One more definite idea also–that might be nonsense–is incorporating fantasy settings or events as a different layer of narrative, serving as metaphors for or translations of what is actually happening (from one angle, that’s almost what I’m doing with my verse project).

    Also, third–holy %#€* I just LARPed and, though it was scary and I didn’t know what I was doing, it was a worthwhile experience, and I am very grateful to have had the opportunity. I am told it gets easier.


  3. I hope this makes sense:

    Bolaño’s “By Night in Chile” is a (kind of) death-bed rant from a disgraced priest. He was a member of Opus Dei, important to the Pinochet regime, and now in post-Pinochet Chile must justify himself to… He is not a bad man – sometimes he even performs small acts of rebellion on the side. He is Arendtian evil, more or less, but in way that clearly aims at artists. The classic banality-of-evildoer is middle-management, a petty bureaucrat, the white picket fence bourgeoisie that people who read Arendt suspect and despise anyway; hence, there’s no danger to an intellectual reading her. The priest (Father Urrutia) is the opposite: all he does he does to preserve art, to maintain and cherish the intellectual and spiritual realms of the artist. Because Bolaño was not an idiot, this doesn’t mean classic ( or neo-classical) art; it includes abstract, post-modern, “dangerous leftwing” art. In a sense Urrutia is Heidegger. Involved for vague metaphysical reasons that no one else recognizes, occasionally “good” in some unclear way (Heidegger himself shielded Jewish students and colleagues, even while denouncing others for political reasons – how one reads that is a different question), but committed just enough (or, worse, cowardly enough) to let atrocity surround him.

    If you’ve read the book, I apologize for repeating the plot. I bring it up just to get at one particular passage which seems relevant, but without the ambiance of the novel loses much of its power. It comes right after another character mentions meeting Ernst Junger.

    Someone (unfortunately, I don’t recall who) tells a story about a shoemaker in Vienna under the Austro-Hungarian Empire. He made famously wonderful shoes, to the point that he has audience with the emperor. He asks the emperor to help him with a project: he wants to make a “Hill of Heroes”. It will be a kind of sculpture garden of all the heroes of the empire (and, well, before and throughout time). He’s selected the spot, and he simply needs the capital. The emperor gladly agrees. The shoemaker-turned-hero-maker leaves Vienna and spends all his time building the hill. He bankrupts himself. During construction WWI happens, and thus there’s no emperor left to finance the project. He continues anyway, desperately, and then WWII happens. The Russians take the town and find him, in a coffin, atop a hill full of rusting, barely-recognizable forms of the great heroes of history. The hill is destroyed; his famous shoes outlast the hill.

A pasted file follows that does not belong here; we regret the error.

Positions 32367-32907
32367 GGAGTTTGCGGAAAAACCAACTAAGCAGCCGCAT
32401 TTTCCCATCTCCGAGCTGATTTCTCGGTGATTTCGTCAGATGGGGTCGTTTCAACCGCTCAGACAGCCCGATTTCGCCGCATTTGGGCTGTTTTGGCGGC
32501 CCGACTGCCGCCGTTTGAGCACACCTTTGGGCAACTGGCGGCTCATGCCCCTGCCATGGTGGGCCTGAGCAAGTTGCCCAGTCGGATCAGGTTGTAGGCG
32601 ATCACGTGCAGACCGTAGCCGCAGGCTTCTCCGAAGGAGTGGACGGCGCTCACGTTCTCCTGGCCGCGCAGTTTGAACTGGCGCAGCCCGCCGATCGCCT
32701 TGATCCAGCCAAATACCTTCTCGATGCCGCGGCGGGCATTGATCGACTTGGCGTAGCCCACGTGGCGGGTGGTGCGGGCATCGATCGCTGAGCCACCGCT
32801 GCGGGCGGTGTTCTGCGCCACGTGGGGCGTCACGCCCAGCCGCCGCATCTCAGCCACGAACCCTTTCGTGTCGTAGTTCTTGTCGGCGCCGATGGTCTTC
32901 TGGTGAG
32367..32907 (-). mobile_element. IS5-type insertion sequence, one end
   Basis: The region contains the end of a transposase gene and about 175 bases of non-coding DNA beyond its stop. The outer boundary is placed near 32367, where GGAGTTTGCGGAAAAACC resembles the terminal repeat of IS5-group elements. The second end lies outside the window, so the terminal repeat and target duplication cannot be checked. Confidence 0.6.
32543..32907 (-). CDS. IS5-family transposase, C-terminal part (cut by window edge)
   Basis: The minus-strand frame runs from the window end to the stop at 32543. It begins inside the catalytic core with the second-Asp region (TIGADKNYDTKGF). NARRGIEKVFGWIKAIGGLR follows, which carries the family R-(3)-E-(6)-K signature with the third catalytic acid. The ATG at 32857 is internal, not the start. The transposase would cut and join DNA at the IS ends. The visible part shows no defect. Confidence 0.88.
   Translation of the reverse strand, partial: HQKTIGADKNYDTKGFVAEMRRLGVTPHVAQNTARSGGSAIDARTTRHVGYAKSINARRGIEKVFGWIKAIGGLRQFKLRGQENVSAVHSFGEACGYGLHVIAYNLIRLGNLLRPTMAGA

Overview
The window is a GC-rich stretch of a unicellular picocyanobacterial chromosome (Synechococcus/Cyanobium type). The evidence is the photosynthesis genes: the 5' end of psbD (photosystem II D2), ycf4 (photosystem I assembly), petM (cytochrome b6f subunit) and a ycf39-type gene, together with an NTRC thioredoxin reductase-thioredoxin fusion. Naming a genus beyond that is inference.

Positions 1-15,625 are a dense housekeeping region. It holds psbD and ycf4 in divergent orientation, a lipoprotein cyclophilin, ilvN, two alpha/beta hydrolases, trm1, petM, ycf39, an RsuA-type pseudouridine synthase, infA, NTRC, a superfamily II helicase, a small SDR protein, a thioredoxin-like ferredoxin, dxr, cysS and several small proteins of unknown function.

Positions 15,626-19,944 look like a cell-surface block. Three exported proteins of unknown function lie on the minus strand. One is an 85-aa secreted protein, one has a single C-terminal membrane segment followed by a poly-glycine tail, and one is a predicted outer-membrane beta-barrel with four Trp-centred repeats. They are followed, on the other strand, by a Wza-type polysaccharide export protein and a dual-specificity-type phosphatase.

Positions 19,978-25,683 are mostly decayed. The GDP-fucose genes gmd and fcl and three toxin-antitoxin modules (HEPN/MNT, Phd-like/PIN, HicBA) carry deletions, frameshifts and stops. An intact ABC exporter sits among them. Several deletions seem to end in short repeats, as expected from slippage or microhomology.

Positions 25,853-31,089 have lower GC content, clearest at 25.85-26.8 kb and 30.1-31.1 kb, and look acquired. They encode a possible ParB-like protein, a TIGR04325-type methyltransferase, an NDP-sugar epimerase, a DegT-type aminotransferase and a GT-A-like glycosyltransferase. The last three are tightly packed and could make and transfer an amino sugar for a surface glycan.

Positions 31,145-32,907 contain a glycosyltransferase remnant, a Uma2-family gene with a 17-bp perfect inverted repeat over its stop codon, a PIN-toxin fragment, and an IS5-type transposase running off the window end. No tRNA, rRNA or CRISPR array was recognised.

A common reading is “Bolaño is criticizing the way empires squander artistic talent.” I think this is wrong. Most of Bolaño’s work really centers around the figure of the hero, and the quest to find and/or create one: Savage Detectives has it, as does 2666. One of the things that makes him unique among contemporary writers is his, well, stubborn refusal to mock heroism, or to live in a world without it. (To live in a world where the shoes outlast the hill.) But, in stark contrast to the existentialists, he doesn’t think it comes from inside. That is to say, none of his characters are trying to “find” or “make” the heroes inside of themselves. It’s always a quest for a hero in the external world; after all, that’s where you have to live.

    It is interesting to note, though, that this makes most of his protagonists… well, heroic, in some extremely strange sense. The shoemaker absolutely is a hero (note his burial ground), and it’s an insult to read him as “wasted by the government.” Father Urrutia fails to recognize this – and fails at everything else – because he’s searching for a personal narrative, a kind of self-satisfaction. He’s turned inwards, as an existentialist would, rather than outwards, where the realms of heroes are. It’s notable that Bolaño himself tends to weave real characters into his books: he will not let his heroes be forgotten, even though they will be.

    One last interest, which few people remark on: in the Iliad, only one Greek plays the lyre and sings. This is, after all, the work for slaves and servants; it’s strange that any noble should have learned to do so. That hero is Achilles, and Homer explicitly describes him as singing the songs of earlier, now-dead, heroes.

    This got out of my hands, and it’s somewhat scattershot. I think the point to take from all this is: in a sense, the mark of heroes now may not be choosing to be one so much as choosing to believe that they exist. Perhaps, stronger: everyone wants to be great. The epic hero has *always* been the person who chooses to hallow the great, rather than simply to be great. Also, Bolaño is likely the one modern writer with similar interests. Possibly Mishima (although I’m unsure; the Sea of Fertility series comes to mind), but in a radically different way.